Dr. Manuel E. Lladser is a probabilist and mathematical computational biologist who joined the Department in 2004 as an instructor, but became an assistant professor in 2005. He was awarded tenure in 2012, and recently became an affiliate faculty in the Department of Computer Science. Professor Llader's research interests are "at the interface of applied and discrete probability and problems arising in computer science and computational biology, with an emphasis on discrete mathematics, analytic combinatorics, and asymptotic analysis." Dr. Lladser has received or been associated with more than five million dollars in grant money and has given more than 60 individual talks and presentations. Furthermore, he has lectured APPM 1350 (Calculus I for Engineers), APPM 3170 (Discrete Applied Mathematics), APPM 3570 (Applied Probability), APPM 4560/5560 (Markov Processes, Queues and Monte Carlo Simulation), APPM 4565/5565 (Random Graphs), APPM 4570/5570 (Statistical Methods), APPM 5440 (Applied Analysis I), APPM 4720/5720 (Special Topics: Statistics and Computations for Genomes and Meta-Genomes), APPM 4720/5720 (Special Topics: Mathematical Computational Biology), and APPM 7400 (Foundations and Applications of Probability Theory).
Q: Could you describe your work in your own words?
A: I would describe myself as a mathematical computational biologist. I like this area because it is very interdisciplinary and has great footing with my background in probability. I specialize in discrete probability, so everything that is of combinatorial nature is potentially of my interest. Since DNA is combinatorial, proteins are combinatorial, etcetera, a lot of what I do as a discrete probabilist translates to interesting projects in computational biology. I am usually interested in the big mathematical picture of a computational biology problem.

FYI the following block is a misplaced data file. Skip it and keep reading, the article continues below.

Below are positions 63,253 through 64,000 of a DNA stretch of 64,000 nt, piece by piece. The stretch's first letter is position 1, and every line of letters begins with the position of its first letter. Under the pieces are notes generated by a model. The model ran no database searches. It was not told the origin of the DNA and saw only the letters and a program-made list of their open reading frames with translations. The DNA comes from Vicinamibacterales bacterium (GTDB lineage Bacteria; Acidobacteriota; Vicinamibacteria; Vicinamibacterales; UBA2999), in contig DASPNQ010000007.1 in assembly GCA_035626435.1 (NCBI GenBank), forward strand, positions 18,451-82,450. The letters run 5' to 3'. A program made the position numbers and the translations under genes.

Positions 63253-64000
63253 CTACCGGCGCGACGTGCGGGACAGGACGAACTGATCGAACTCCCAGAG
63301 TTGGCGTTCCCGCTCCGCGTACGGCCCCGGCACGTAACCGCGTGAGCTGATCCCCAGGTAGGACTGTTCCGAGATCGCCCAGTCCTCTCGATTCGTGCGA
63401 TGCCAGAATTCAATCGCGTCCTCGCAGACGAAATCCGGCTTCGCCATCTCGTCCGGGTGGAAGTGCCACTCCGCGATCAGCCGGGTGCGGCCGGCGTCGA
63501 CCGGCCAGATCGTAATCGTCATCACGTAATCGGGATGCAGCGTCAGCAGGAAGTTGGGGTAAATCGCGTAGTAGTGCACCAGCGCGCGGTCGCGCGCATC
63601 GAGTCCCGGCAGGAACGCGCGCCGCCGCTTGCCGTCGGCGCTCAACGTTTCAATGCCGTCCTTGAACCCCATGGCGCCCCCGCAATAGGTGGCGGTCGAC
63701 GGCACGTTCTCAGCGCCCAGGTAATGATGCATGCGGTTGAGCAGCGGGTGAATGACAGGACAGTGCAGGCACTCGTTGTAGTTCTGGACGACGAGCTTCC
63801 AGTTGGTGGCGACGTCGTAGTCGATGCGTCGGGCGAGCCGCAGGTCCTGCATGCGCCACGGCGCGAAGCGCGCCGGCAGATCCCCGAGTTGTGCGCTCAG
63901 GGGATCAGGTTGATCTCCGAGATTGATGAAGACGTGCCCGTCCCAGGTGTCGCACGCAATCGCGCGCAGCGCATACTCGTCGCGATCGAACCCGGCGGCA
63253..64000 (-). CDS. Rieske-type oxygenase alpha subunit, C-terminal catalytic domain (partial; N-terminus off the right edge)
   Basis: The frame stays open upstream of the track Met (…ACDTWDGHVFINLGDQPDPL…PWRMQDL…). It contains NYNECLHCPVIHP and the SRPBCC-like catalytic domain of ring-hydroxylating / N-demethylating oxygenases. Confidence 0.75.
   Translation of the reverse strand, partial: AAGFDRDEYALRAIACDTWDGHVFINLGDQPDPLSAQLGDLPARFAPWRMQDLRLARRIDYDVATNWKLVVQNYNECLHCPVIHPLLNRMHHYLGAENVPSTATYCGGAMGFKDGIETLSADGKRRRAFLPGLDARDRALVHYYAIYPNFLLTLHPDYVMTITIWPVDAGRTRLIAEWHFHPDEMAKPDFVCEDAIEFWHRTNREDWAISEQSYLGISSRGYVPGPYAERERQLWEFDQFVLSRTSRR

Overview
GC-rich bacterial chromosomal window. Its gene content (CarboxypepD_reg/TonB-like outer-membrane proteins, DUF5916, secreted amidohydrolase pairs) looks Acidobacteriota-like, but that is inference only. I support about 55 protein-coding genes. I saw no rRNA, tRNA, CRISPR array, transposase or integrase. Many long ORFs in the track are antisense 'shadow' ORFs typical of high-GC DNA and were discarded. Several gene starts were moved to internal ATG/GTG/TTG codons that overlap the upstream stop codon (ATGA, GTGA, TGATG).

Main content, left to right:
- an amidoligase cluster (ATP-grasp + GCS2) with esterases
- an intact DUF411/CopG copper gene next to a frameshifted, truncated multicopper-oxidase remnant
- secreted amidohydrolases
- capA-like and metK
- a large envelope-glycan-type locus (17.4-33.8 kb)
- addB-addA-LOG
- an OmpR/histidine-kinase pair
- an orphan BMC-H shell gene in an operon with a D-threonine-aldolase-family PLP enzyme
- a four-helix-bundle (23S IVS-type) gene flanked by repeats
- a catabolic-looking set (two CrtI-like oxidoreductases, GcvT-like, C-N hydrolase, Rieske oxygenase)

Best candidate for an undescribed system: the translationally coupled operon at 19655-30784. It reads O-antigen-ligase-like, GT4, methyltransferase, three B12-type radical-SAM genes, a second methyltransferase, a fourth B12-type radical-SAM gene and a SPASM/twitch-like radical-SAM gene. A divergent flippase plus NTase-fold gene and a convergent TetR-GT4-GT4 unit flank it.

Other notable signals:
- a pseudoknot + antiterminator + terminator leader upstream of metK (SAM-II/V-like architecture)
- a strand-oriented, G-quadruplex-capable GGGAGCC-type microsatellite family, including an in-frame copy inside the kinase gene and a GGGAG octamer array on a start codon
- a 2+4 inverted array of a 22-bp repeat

Q: What has been your favorite moment in your line of work?
A: During and after my PhD studies, I was mostly following people, so building a research group seemed so far away in the future. In fact for many years, I had very few students – I had like one or two working with me, sometimes none – but then, all of a sudden, I realized one day that I had a sizeable research group of students looking up to me to guide them on a research topic. To me, that was a very important moment as a University professor!
Q: What makes you want to advise instead of just do research?
A: First of all, I am a very social person, so I enjoy the interaction with students. At the same time, the day only has 24 hours, so there are many things that I am interested in exploring, but do not have the time to fully explore myself. In many ways, having a student interested on a project is an extension of my own interests.
Q: You received your degree in Chile, but what made you want to come to the US?
A: Originally, I had no plans to go anywhere, but at some point, I felt that if I kept my degree as I earned it in Chile, I was very limited as to the things I could do in there. To me, the States was always the future: the place where things were happening – kind of like Star Wars technology. That was always very appealing to me and at a more personal level, the States was the only country where it was written in stone that all men and women are born equal. I felt that this country had the right vision to commit to it.
Q: What differences do you see between Chile and the United States?